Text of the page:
Chairman Powell and investors are currently on a similar ride to a nonexistent destination. Chairman Powell has turned hawkish, professing that higher rates and QT are possible after years of substantial debt growth and unprecedented asset inflation. Conditioned by 13 years of easy money and numerous QE bailouts, investors are going along for the ride, also believing the Fed can tighten without a major market dislocation. In effect, Chairman Powell and investors seem to believe at the end of their trip (tightening cycle), Powell’s legacy and investors’ capital will arrive safely at some sort of soft landing.
In our opinion, investors believing the worst is behind them are neglecting the extraordinary heights asset prices and policy extremism reached during the current cycle. Market cycles that soar over 600% from their lows and reach valuation metrics rarely seen typically do not end with a wimpy 19% decline from all-time highs.
End of the cycle drawdowns tend to be commensurate with the excesses of the cycle, such as mortgage debt growth during the last bubble. Mortgage debt grew from $7.6 trillion in Q1 2002 to $14.7 trillion in Q1 2008. When the housing bubble popped and the last cycle ended, the S&P 500 lost approximately 50% of its value. Excesses of the current cycle—including government debt growth and Fed balance sheet expansion—have been even greater, and in our opinion, have created a similar risk of a meaningful market drawdown.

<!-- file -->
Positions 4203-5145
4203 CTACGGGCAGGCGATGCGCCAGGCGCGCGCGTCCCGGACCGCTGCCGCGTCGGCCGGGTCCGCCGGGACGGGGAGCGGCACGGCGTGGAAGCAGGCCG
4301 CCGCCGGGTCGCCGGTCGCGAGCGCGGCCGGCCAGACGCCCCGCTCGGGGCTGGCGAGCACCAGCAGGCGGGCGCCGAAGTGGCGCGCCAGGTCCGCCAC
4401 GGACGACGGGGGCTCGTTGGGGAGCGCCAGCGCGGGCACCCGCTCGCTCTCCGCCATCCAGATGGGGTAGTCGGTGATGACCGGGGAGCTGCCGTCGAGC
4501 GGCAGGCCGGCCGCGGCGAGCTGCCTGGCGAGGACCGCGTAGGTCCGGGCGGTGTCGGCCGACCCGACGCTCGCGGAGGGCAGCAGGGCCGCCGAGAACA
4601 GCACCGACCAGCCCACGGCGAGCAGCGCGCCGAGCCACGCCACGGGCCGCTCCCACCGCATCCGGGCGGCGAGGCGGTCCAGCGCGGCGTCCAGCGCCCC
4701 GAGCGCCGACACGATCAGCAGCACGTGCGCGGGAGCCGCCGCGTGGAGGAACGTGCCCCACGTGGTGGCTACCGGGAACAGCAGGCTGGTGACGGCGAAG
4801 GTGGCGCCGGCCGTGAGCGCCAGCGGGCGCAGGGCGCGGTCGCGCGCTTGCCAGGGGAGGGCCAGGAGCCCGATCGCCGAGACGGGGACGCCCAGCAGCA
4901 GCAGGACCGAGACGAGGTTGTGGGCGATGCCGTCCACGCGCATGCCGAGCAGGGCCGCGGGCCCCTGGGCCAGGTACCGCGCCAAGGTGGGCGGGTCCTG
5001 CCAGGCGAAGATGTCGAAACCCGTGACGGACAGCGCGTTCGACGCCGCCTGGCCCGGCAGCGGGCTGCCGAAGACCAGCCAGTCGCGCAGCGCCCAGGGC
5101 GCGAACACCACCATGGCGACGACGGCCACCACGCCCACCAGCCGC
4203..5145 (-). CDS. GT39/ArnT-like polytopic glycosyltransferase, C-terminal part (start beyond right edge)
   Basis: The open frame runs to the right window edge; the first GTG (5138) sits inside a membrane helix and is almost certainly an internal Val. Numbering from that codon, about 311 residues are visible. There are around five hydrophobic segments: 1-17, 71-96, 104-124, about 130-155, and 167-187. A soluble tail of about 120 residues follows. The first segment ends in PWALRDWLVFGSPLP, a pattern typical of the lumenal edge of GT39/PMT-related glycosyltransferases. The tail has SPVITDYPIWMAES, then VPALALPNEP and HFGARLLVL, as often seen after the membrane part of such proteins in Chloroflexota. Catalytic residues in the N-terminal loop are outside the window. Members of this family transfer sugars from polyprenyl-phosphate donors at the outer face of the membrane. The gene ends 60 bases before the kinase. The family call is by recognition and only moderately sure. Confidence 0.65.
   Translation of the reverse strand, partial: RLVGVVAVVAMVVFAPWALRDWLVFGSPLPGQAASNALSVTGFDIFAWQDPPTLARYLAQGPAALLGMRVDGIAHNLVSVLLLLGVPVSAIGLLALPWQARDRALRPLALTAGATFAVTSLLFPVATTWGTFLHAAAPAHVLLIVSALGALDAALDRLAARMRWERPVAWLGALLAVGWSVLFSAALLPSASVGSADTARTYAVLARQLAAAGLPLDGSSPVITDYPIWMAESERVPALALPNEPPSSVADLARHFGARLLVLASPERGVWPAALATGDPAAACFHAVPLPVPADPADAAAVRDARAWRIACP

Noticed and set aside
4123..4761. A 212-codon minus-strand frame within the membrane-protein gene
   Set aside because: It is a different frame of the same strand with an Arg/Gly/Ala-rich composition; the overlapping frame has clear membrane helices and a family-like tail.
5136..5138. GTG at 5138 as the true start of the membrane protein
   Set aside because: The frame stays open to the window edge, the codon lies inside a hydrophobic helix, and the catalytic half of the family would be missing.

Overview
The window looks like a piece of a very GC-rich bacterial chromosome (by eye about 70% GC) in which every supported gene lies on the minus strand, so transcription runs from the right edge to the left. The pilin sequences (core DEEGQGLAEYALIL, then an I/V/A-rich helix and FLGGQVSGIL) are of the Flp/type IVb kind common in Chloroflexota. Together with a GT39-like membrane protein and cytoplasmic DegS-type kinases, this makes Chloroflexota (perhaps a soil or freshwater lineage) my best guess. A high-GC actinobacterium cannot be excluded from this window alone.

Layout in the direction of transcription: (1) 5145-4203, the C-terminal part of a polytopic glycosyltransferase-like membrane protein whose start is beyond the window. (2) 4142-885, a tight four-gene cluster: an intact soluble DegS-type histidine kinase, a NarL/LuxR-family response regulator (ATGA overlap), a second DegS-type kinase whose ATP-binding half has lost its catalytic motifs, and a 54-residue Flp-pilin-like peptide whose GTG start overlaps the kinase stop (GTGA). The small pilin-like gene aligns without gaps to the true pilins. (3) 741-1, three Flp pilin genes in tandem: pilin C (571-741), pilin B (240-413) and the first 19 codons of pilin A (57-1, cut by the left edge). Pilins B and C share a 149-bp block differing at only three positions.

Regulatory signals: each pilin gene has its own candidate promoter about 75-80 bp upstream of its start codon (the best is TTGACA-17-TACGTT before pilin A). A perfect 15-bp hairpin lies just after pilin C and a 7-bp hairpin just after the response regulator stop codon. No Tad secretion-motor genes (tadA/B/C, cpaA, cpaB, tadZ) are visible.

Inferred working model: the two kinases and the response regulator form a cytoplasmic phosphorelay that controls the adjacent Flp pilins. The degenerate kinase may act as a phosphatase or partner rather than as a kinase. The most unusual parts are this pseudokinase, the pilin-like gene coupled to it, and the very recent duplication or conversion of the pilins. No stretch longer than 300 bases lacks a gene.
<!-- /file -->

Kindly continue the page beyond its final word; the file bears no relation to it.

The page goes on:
During much of the current cycle, aggressive debt growth, debt monetization, and record fiscal deficits have stimulated the economy and asset prices. It’s been an ideal environment for corporate profits and margins.
Given our belief that many of the drivers of the current profit boom are artificial and unsustainable, we’ve avoided using trailing 12-month earnings for valuation purposes. In our opinion, 2021 and the first half of 2022 were anomalies, inflated by COVID stimulus, a gargantuan increase in debt monetization (QE), unchecked pricing power, and record high asset prices.